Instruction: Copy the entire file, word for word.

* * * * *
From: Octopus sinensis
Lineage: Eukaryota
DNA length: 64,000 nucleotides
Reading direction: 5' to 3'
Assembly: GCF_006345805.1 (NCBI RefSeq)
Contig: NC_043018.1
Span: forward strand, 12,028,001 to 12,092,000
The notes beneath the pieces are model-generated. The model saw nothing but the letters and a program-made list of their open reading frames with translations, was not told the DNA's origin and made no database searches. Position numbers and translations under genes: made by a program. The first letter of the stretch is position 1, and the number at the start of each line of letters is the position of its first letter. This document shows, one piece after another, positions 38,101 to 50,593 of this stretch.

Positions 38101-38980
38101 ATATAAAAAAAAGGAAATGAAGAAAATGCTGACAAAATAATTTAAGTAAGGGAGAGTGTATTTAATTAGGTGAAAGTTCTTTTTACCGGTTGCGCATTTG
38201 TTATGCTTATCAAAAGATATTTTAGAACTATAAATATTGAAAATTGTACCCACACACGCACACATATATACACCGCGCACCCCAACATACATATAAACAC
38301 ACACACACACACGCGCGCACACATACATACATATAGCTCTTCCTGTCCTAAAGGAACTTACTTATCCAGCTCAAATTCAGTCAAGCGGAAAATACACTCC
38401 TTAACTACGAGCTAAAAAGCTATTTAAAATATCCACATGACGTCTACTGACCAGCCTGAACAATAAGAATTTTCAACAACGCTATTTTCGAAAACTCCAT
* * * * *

From: Octopus sinensis
Lineage: Eukaryota
DNA length: 64,000 nucleotides
Reading direction: 5' to 3'
Assembly: GCF_006345805.1 (NCBI RefSeq)
Contig: NC_043018.1
Span: forward strand, 12,028,001 to 12,092,000
The notes beneath the pieces are model-generated. The model saw nothing but the letters and a program-made list of their open reading frames with translations, was not told the DNA's origin and made no database searches. Position numbers and translations under genes: made by a program. The first letter of the stretch is position 1, and the number at the start of each line of letters is the position of its first letter. This document shows, one piece after another, positions 38,101 to 50,593 of this stretch.

Positions 38101-38980
38101 ATATAAAAAAAAGGAAATGAAGAAAATGCTGACAAAATAATTTAAGTAAGGGAGAGTGTATTTAATTAGGTGAAAGTTCTTTTTACCGGTTGCGCATTTG
38201 TTATGCTTATCAAAAGATATTTTAGAACTATAAATATTGAAAATTGTACCCACACACGCACACATATATACACCGCGCACCCCAACATACATATAAACAC
38301 ACACACACACACGCGCGCACACATACATACATATAGCTCTTCCTGTCCTAAAGGAACTTACTTATCCAGCTCAAATTCAGTCAAGCGGAAAATACACTCC
38401 TTAACTACGAGCTAAAAAGCTATTTAAAATATCCACATGACGTCTACTGACCAGCCTGAACAATAAGAATTTTCAACAACGCTATTTTCGAAAACTCCAT